Meet Justine Nakazzi

Justine is a 24-year-old single mother living in the Mpigi district of the Central region of Uganda. Joining the 100WEEKS program in December 2019, her expectations and ambitions for the new year were bigger than ever. As for many of us, the coronavirus introduced some unexpected challenges, but the example of Justine shows how the perseverance and dedication of the women, combined with the flexibility of the 100WEEKS program, create impressive resilience.

Justine Nakazzi lives together with her grandmother, her 5-year-old son and her 3-year-old daughter. They share a small house near the Nsamu trading center in Central Uganda. In December 2019, she received her first payment as part of the 100WEEKS program. The knowledge that this would become a weekly source of income did not make Justine complacent or passive. In fact, as goes for almost all women enrolled in the 100WEEKS program, Justine immediately started making plans and worked hard to realize them. Her first goal was to buy a plot of land, so that she could build a house for her family.

With this ambition in mind, Justine worked long hours. Her day would start early in the morning, when she went to a neighboring farm to do some casual labor. After lunchtime, Justine passed by the food market to use the money she had just earned to buy enough food for her second job: a roadside food-selling business. She prepared a meal for her two kids, her grandmother and packed the rest of the food to sell at the Nsamu trading center. Justine took a “boda-boda” (Ugandan taxi bike) to the road close to the trading center and found herself a good spot to sell her freshly prepared meals until late in the evening.

Things were looking great for Justine. Because she used the same food she sold to feed her children, she hardly touched the 100WEEKS money. Every week, she saved most of the money she received from 100WEEKS. She even saved a part of her income from the roadside business, as the profits were high and her expenses were low.

The importance of saving when living in poverty is well established, because returns on investments are often relatively high. However, research shows that when the final goal of saving seems unreachable, people are more prone to spend their earnings on short-term temptations, creating a so-called poverty-trap.[1] Justine only consumed one meal a day before she entered the program, so saving did not seem reasonable. After joining 100WEEKS, she started eating two meals a day and felt revived by the security of a structural and unconditional income. She dedicated herself to saving as much as she could.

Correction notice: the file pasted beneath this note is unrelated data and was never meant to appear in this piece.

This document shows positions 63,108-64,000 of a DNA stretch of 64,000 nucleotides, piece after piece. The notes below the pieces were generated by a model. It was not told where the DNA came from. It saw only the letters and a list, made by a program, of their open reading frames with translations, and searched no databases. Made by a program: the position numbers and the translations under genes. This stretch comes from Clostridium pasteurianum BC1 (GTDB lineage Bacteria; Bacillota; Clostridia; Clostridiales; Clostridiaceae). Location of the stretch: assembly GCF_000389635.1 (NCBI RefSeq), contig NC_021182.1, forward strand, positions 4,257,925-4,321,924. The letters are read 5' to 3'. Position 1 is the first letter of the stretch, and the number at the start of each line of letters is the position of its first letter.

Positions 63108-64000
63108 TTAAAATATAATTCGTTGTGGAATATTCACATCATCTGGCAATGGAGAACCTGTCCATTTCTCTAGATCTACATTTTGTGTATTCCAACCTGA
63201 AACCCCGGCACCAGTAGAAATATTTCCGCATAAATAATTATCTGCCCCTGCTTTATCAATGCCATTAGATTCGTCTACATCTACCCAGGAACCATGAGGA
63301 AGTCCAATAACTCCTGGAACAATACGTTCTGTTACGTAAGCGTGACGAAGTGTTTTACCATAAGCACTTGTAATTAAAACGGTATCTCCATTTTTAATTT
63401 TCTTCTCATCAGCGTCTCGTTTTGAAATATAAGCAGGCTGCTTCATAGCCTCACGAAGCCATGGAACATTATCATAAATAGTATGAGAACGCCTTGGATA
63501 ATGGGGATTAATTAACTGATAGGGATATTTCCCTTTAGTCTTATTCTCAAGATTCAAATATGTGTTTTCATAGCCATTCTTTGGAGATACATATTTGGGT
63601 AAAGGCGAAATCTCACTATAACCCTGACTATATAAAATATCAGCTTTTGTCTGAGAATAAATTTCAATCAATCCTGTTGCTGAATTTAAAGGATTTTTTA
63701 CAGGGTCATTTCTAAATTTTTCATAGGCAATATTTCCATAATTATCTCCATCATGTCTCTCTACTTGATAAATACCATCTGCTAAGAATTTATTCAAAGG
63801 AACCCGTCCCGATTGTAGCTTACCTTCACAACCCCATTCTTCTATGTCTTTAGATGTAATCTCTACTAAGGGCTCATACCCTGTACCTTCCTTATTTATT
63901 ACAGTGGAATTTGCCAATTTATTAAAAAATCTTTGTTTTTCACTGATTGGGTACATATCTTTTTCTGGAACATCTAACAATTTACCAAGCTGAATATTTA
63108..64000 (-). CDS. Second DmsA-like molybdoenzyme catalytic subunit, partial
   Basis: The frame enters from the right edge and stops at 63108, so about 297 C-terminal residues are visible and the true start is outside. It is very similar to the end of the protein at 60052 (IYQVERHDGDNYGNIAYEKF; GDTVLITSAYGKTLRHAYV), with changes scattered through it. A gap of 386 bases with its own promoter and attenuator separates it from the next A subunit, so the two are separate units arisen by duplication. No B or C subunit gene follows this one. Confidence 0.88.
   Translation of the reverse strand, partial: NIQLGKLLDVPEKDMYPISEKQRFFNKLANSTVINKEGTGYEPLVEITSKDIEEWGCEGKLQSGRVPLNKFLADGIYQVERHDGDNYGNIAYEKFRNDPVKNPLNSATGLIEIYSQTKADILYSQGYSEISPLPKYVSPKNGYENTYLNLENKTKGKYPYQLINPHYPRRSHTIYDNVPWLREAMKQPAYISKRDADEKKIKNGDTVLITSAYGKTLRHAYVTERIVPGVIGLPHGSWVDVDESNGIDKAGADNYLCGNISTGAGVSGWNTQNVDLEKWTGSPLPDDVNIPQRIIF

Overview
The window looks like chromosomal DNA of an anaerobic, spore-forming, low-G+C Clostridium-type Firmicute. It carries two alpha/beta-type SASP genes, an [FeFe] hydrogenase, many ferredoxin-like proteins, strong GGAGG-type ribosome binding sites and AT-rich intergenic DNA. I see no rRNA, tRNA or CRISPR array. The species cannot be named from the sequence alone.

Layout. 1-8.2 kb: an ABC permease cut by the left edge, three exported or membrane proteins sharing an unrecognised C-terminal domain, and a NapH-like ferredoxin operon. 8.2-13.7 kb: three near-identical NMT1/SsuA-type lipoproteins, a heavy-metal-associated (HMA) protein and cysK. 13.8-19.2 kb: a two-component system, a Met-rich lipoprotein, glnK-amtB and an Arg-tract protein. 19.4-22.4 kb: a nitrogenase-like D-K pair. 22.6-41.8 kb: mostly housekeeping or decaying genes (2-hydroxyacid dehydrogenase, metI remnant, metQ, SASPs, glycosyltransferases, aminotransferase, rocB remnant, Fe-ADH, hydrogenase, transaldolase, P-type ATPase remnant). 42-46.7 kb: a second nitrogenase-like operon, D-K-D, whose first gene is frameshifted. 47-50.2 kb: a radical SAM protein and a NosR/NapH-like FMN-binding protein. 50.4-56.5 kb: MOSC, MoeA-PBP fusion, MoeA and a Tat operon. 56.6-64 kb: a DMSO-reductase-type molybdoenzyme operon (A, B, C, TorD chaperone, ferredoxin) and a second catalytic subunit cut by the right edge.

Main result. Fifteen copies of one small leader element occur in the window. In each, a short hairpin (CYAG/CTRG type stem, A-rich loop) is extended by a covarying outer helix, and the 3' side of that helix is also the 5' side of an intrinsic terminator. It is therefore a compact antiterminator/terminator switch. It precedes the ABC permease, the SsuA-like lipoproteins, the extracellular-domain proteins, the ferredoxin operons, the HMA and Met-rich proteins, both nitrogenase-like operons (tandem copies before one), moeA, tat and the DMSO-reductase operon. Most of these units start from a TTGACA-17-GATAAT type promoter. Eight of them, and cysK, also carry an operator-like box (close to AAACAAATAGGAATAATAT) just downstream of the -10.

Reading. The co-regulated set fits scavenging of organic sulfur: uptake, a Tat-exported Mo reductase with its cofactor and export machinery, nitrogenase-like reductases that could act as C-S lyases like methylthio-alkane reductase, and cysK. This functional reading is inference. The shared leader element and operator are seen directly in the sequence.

An unforeseeable setback

The 30th of March, after 14 corona cases had been officially confirmed, the Government of Uganda announced a set of drastic lockdown measures to further curb the expansion of the virus. Gatherings were banned, shops for non-essential goods were forced to close, public and private transport were shut down and a curfew was imposed from 7 PM to 6:30 AM.

For Justine, as for many of the country’s informal workers, these measures meant that both of her jobs practically disappeared. She was not allowed to go outside and sell her food in the evenings because of the curfew and during the day she could not reach the trading center because of travel restrictions. As the boda-boda motor taxis stopped operating, many rural people were practically closed off from society. Casual labor on farms was only allowed if the farm was at walking distance from your house. Because many workers from Kampala returned to their villages as they lost their city-jobs, competition in the casual-labor market increased.